Disadvantages of solar energy
The solar energy is being used frequently to generate electricity through photovoltaic modules. It is also useful for producing water using solar collectors. Although it has many advantages, it is also necessary to know the disadvantages of solar energy. Among which its high cost and the visual impact of the installed panels stand out.
As it is a renewable energy source, it does not produce greenhouse gas emissions; it is inexhaustible and has various applications, both domestically and on a large scale, these being some of the advantages of solar energy. However, the purpose of this article is to show you the other side of solar energy, which is why we will explain what the disadvantages of solar energy are.
4 disadvantages of solar energy that you should know:
The solar energy produced varies throughout the seasons-
The generation of solar energy depends mainly on the ambient temperature and the incident solar radiation. Less daylight hours less energy is generated, so energy production is lower in winter than in summer.
The foregoing implies that, at certain times of the year, it is necessary to complete energy production with other types of fuels. Therefore, in many cases, the areas with the highest solar radiation are desert places, far from the areas of consumption.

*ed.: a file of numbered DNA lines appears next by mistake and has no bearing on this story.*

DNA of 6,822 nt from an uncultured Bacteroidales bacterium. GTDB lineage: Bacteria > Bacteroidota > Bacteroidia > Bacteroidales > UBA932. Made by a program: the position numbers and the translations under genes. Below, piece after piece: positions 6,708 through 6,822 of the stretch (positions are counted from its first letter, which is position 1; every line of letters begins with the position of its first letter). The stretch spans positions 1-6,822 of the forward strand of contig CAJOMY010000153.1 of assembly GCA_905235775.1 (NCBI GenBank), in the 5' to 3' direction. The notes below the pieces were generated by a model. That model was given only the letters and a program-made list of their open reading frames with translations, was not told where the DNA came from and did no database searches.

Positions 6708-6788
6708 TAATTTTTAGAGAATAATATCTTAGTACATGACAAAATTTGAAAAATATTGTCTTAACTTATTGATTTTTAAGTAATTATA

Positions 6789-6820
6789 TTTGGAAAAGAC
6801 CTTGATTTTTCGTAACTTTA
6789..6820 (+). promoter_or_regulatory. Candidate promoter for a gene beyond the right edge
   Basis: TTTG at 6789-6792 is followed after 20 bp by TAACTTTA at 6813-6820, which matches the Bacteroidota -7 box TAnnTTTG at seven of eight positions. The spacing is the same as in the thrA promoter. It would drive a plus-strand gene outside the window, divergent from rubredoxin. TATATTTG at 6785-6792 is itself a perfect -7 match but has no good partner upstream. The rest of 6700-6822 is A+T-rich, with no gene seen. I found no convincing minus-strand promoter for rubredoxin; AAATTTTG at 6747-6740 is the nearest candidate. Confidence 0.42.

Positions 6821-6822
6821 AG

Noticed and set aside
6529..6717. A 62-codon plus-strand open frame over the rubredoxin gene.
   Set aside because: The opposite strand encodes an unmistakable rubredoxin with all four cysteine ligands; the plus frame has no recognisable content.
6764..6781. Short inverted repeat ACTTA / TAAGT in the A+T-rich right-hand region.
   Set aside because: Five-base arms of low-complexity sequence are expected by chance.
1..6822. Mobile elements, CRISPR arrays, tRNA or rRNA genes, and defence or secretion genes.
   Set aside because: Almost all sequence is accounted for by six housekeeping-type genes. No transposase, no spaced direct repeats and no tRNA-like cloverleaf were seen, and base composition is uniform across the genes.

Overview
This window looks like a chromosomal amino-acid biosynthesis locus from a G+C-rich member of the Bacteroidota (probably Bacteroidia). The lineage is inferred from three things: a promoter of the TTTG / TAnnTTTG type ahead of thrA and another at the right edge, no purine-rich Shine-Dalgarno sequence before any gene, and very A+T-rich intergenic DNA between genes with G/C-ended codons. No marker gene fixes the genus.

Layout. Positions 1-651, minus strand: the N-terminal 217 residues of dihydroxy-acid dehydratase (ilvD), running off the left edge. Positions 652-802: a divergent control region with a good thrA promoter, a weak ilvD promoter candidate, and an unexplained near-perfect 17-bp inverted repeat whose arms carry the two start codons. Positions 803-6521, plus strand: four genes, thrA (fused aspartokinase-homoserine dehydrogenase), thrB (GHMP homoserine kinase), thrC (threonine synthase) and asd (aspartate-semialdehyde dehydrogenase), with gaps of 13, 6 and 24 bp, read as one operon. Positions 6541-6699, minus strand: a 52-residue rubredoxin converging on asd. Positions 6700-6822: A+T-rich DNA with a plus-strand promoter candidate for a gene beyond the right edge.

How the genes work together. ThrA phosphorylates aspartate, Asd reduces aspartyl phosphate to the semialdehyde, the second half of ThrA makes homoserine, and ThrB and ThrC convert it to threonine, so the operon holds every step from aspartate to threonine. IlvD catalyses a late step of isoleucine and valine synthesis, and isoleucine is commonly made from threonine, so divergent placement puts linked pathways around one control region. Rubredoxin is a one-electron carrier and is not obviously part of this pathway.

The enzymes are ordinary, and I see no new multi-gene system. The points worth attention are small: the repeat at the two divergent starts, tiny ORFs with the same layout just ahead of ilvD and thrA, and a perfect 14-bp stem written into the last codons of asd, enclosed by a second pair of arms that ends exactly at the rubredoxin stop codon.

A strong initial investment is necessary-
Installing solar panels is a large initial investment. Although the life span of the facilities is estimated at 25 years, it takes at least 10-15 years to recover the initial cost. In addition, in the case of using photovoltaic solar energy , the price of the kWh generated is higher than that of other technologies.
Solar energy installations require maintenance-
Related to the previous point, the facilities need adequate periodic maintenance to function properly, assuming even more costs, which can translate into a disadvantage of solar energy taking into account the budget of the project in question.
Solar panels have an environmental impact-
Solar panels have a great visual impact on the landscape when they are used to produce electricity on a large scale, since they occupy large areas. This impact is also visible on the roofs of buildings with panels installed, although to a lesser extent.
In some cases, they are not allowed to be installed in protected buildings, such as Assets of Cultural Interest (BIC). On the other hand, the panels are manufactured with materials that must be treated as hazardous waste at the end of their useful life, such as silicon or lead.